Photo by the writer
Photo by the writer

This delicious twist to the desi samosa can be found in most countries along the historic Silk Road in Central Asia such as Kazakhstan, Uzbekistan and even Xinjiang province (home to the oppressed Uighur) in China. Traditionally made with minced lamb and seasonings, and baked in layered pastry in a tandoori oven, this crispy, flaky cousin of the samosa is comfort food at its best.

While I say the samsa is a twist on the samosa, it is mostly likely the other way around. Food historians speculate that Silk Road traders came across the popular street food on their journeys and made their own version once back at home.

Can we thank Central Asians for our crunchy samosas? While it is hard to know for sure, it is very likely. Similar versions of pastry-filled snacks can be found in nearby regions such as briouat (triangular-shaped pastry filled with minced meat, cheese, lemon and pepper) in Morocco and sambousek (crescent-shaped meat pies) in Lebanon, Syria and other parts of the Levant.

Then again, there are many cuisines around the world that feature some version of a stuffed filling in a pastry (empanada in Chile and Mexico, pasty in Britain, börek in Turkey). There’s just something — a certain je ne sais quoi — about a meat or vegetable filling in baked or fried dough that has appealed to generations of people over hundreds of years.

Like poetry and memes, good comfort food crosses borders and needs no translation.

Samsa (Makes 15-20)

This snack is ideal for a quick breakfast bite and makes a nice addition to an afternoon tea. While traditionally samsas are baked in a tandoor, these turn out just as delicious in a regular oven. The most popular filling for this Central Asian snack is minced lamb but other fillings are also popular, such as minced chicken, beef, pumpkin and potato. While the recipe below is for minced meat, feel free to play around with different combinations — such as chicken and cheese or the traditional samosa potato filling.


For the Dough

2 cups flour
1/3 cup ghee or butter, softened
1 cup water
1 teaspoon salt

For the Filling

1 pound beef or lamb or chicken mince
2 onions, finely chopped
1 garlic, minced
2 green chilies, finely sliced (optional, add for more spice)
1 teaspoon or hasb-e-zaiqa salt
1 teaspoon pepper
1 teaspoon zeera powder
1 teaspoon coriander powder

Sesame seeds, as needed

1 egg


Make the dough. Mix the flour and salt in a bowl. Then, add water a little at time and keep on mixing till a crumbly texture forms. Then, add water as needed till a dough forms.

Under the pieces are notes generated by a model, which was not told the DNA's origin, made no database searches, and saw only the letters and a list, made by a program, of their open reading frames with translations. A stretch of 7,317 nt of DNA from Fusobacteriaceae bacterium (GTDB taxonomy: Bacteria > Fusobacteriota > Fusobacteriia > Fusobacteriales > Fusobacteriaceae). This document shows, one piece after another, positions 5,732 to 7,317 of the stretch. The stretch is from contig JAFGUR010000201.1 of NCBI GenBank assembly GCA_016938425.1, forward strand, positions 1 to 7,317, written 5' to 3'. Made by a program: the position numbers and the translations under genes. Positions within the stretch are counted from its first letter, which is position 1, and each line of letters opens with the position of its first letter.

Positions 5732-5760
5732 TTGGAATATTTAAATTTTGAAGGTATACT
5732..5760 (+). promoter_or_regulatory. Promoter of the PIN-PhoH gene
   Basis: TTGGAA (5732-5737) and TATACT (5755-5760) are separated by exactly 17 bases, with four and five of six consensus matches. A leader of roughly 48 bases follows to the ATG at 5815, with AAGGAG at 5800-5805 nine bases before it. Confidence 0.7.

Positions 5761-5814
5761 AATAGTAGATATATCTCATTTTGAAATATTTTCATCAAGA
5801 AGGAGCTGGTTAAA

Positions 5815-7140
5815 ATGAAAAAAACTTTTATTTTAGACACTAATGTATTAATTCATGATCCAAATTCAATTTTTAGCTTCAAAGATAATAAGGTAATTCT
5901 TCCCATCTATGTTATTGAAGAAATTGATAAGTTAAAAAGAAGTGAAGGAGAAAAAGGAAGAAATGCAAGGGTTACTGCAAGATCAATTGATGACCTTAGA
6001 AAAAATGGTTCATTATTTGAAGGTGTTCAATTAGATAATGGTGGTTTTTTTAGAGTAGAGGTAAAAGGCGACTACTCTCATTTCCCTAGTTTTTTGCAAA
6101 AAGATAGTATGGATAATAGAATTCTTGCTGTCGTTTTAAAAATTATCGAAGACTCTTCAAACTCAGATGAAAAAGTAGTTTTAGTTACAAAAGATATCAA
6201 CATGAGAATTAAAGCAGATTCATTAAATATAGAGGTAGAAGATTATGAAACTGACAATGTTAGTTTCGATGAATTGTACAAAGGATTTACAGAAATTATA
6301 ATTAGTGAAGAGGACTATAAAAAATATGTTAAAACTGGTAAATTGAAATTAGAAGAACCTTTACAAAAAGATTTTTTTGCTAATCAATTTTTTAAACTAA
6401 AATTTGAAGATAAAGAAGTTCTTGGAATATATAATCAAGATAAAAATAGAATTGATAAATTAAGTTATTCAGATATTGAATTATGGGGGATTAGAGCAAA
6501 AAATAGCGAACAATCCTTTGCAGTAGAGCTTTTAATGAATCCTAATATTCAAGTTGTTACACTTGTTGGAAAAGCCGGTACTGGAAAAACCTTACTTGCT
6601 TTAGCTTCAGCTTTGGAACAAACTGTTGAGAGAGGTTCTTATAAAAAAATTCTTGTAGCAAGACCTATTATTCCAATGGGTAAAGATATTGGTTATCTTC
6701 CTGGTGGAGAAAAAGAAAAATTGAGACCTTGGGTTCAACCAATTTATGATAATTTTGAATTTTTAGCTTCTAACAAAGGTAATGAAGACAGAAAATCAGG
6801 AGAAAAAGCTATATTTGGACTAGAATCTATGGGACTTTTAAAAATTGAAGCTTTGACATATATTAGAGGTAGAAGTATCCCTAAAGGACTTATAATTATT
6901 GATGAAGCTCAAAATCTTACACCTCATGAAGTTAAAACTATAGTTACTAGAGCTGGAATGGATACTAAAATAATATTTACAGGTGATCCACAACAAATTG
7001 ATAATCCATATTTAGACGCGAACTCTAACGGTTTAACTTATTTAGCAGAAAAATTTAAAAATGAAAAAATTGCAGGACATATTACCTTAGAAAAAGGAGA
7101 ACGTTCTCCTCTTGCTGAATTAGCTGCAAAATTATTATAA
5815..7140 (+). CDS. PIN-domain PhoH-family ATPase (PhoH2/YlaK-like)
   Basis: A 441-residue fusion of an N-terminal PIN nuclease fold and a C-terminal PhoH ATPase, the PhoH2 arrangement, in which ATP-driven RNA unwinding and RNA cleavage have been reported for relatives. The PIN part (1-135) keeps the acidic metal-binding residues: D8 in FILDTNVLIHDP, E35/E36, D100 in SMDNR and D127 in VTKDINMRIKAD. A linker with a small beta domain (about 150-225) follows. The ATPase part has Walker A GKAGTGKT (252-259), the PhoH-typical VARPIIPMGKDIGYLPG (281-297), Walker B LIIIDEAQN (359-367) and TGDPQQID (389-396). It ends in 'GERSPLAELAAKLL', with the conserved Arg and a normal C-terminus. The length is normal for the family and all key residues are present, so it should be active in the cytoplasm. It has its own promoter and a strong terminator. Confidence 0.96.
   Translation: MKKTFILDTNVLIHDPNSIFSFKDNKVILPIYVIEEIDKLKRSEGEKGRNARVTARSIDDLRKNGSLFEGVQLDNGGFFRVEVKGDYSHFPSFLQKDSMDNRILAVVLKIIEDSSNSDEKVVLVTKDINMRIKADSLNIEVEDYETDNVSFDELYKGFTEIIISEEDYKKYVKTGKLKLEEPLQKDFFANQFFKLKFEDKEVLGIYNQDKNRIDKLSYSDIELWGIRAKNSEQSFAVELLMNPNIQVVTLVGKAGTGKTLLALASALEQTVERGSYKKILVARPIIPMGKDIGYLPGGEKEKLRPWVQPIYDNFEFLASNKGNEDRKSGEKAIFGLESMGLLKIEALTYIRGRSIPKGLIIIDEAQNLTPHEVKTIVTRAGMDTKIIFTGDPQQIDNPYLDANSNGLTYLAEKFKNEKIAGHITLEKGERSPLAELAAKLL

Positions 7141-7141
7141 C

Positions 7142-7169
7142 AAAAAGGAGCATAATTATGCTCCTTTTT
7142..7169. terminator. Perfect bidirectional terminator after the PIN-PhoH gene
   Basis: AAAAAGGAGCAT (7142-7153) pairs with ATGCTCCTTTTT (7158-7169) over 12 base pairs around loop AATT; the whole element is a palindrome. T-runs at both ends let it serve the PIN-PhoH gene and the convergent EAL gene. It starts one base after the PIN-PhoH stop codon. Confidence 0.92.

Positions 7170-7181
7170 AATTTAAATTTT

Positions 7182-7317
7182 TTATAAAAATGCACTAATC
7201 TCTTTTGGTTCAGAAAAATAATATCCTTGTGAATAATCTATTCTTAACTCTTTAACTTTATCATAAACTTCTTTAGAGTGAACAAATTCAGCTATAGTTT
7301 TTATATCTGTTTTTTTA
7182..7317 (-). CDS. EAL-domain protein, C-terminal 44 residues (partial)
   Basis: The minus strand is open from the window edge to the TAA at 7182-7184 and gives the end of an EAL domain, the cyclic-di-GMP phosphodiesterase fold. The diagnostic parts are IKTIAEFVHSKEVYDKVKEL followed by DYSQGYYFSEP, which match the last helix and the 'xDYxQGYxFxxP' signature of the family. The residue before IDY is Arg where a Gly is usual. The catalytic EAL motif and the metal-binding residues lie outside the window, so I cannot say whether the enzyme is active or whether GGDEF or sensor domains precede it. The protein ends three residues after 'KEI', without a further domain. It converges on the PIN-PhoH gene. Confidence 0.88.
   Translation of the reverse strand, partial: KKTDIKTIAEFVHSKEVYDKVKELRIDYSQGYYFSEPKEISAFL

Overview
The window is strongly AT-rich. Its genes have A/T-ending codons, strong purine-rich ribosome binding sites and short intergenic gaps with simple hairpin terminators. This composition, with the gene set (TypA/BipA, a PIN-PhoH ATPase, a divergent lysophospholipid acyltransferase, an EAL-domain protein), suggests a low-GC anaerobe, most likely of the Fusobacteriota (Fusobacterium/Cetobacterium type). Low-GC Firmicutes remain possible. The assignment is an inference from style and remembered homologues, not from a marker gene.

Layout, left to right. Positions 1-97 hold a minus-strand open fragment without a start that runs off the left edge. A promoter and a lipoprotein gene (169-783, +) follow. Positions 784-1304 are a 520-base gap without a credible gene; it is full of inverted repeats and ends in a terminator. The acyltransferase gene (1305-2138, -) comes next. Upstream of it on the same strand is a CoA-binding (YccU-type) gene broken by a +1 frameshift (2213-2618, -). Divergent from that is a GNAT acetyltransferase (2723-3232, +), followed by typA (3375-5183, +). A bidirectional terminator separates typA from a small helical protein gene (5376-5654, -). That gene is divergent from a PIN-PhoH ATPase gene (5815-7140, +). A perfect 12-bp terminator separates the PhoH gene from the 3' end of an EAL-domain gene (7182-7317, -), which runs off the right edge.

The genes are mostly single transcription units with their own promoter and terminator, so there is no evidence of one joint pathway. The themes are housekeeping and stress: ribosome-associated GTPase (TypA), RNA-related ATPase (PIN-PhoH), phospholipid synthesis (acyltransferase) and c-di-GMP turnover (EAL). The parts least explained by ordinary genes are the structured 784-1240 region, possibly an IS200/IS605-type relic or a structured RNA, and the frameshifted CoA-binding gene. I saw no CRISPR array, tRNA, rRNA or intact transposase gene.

Knead dough. Roll into a ball, then flatten out dough, fold it and knead it. Repeat a few times. And then, set aside in the fridge for 30 minutes.

Once the dough has cooled in the fridge, make the pastry. Soften the butter or ghee. Divide the dough into four balls. Roll out each of the quarters into a thin layer. Roll out one layer, brush with butter or ghee, then add another rolled-out layer on top and repeat till all the dough is finished.

Roll the layered dough out. Then, roll the dough from the edge, folding into small rolls, till the entire layer has been pulled into a big roll. Cut the dough roll into one-and-a-half inch thick pieces. Place in fridge for half an hour.

Make the filling mixture while the dough cools. Add the garlic, onion, green chilies (if desired), zeera and coriander powder and the seasonings to the minced lamb/chicken/beef. Mix well and set aside. Traditionally the qeema is added raw and then cooked when baking the pastry but if you’d prefer the meat to be very well done then slightly cook the qeema before adding it in: sauté the minced garlic and onions, then add the seasonings and spices. Add the qeema and stir well. Cook for 10 minutes or so before setting aside.

Make the samsa. Press on the rolls and then flatten them out. Roll the pastries and then scoop in the minced meat filling. Fold the pastry from the three sides and press the edges together to make a triangular shape. Repeat for all the pastries. Brush the pastries with whisked egg and then sprinkle with sesame seeds.

Brush a flat baking tray with butter and dust with flour. Bake the pastries in a preheated oven at 200°C. Serve hot with tea.

Published in Dawn, EOS, August 6th, 2023



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